As is reported in newspapers a Saudi cleric Fayhan al-Ghamdi tortured to death his five-year-old daughter Lama, after raping her. He has been sentenced to eight years in prison and 800 lashes. Ghamdi’s second wife, accused of taking part in the crime, was sentenced to 10 months in prison and 150 lashes. Leave aside whether or not this is according to the law, let us have a look at the traditional ‘law’ since in Saudi Arabia Shariah law is implemented, the above sentence seems insufficient.

Though 800 lashes may be considered enough yet the Shariah law empowers a court to add the words “to death”. Hazrat Umar lashed his son for a crime he had confessed to. The son died during the lashing, but his father, the Caliph, went on until the count was completed. Stoning to death a ‘married’ rapist is not in the Quran, as usually and wrongly perceived, yet latter caliphs allowed it, given the cruelty of the crime.

In this case the cleric is not only married, his other wife is an accomplice in the rape crime, and the most tragic is that the crime was committed with his own innocent daughter, now the intent of the crime is beyond question. Shariah laws are objected to in the west as cruel, as they argue that the ‘an eye-for-an eye concept’ is against humanity but sparing here a daughter’s rapist father, with just 800 lashes and prison is negation of the concept of making it an example.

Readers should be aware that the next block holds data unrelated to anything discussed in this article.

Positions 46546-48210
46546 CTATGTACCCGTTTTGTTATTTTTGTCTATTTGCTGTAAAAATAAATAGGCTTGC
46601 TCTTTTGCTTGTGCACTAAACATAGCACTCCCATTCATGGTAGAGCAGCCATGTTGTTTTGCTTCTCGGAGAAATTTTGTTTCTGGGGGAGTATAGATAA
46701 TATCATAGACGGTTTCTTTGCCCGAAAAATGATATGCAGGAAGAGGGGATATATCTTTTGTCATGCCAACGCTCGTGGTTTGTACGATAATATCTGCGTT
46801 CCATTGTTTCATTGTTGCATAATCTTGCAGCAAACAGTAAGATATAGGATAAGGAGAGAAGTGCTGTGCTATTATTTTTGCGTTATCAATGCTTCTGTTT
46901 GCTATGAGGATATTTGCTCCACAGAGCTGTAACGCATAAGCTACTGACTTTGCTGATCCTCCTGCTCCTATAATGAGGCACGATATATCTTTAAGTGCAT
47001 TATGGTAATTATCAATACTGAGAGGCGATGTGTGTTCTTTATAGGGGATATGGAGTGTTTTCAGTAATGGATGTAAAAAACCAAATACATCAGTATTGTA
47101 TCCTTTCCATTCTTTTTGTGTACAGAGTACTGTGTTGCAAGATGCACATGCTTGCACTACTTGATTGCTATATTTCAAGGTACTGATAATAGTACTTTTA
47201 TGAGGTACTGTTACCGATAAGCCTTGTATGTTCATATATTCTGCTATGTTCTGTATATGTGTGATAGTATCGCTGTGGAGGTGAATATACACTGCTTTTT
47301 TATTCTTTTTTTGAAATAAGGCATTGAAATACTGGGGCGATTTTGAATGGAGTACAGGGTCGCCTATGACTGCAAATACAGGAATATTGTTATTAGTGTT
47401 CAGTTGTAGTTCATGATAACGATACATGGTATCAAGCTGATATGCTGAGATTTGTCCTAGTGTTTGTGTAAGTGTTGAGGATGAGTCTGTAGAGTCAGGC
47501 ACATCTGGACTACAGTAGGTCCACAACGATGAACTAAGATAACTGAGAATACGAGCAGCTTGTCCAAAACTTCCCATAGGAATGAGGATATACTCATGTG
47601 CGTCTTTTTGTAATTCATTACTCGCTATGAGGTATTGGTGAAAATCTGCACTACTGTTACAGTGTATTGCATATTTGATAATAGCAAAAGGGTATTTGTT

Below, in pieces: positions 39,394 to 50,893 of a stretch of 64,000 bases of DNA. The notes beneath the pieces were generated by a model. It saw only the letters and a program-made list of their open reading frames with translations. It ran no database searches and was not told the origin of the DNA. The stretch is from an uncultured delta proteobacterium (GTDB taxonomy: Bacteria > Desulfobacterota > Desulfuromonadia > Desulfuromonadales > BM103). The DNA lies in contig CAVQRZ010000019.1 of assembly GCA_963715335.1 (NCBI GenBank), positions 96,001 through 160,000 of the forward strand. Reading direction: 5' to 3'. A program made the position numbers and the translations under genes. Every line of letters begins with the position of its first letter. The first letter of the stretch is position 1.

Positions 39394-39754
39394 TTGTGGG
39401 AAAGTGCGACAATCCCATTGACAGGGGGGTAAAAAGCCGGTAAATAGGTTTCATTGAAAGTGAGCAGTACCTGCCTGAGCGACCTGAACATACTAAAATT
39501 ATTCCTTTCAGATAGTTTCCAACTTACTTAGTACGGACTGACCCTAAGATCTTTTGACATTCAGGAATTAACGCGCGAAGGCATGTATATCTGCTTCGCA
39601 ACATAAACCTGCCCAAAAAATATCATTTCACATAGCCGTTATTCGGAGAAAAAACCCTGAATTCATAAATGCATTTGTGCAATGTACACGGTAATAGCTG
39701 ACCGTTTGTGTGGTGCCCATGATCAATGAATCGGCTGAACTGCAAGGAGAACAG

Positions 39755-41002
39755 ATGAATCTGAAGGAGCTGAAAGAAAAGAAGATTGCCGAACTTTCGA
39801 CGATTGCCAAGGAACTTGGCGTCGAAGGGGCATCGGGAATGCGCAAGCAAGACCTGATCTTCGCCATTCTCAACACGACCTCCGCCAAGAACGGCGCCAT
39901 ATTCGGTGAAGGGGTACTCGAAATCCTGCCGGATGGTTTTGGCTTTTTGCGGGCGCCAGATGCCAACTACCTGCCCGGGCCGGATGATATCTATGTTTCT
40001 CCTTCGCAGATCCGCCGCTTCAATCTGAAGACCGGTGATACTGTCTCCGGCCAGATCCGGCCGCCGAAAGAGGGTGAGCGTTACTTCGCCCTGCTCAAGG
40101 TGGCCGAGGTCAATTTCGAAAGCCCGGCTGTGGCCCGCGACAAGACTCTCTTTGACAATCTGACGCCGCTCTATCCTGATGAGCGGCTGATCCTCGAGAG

Saudi Arabia makes examples in other cases, for example the country has strict laws against narcotics trade. A drug-peddler, if caught carrying or selling narcotics is sentenced to death. Each Friday, after Jumma prayers people gather in a square and authorities execute the convict(s) in front of all, so that others learn a lessons. Narcotic trade is a crime that is considered killer of humanity, therefore any peddler caught is executed, and whether it is proved that he has supplied anyone or not.

But the case of this immoral cleric’s is clear with evidences, forensic tests and DNA. Polygamy is permissible in Islam but only in circumstances as and when most of the men are martyred in battle or and their widows needed a respectable life. Those circumstances do not exist. Why then are men still allowed to fill the house with ‘wives’ where one is not capable of imparting justice?

Why has the Saudi Arabian government shown such leniency to such a heinous criminal when Islamic law considers him fit for a death sentence? Being a cleric adds insult to injury and compounds his crime, he and his wife should both be beheaded so that never again will someone think they can get away with such a crime.

F Z KHAN,

Islamabad, October 9.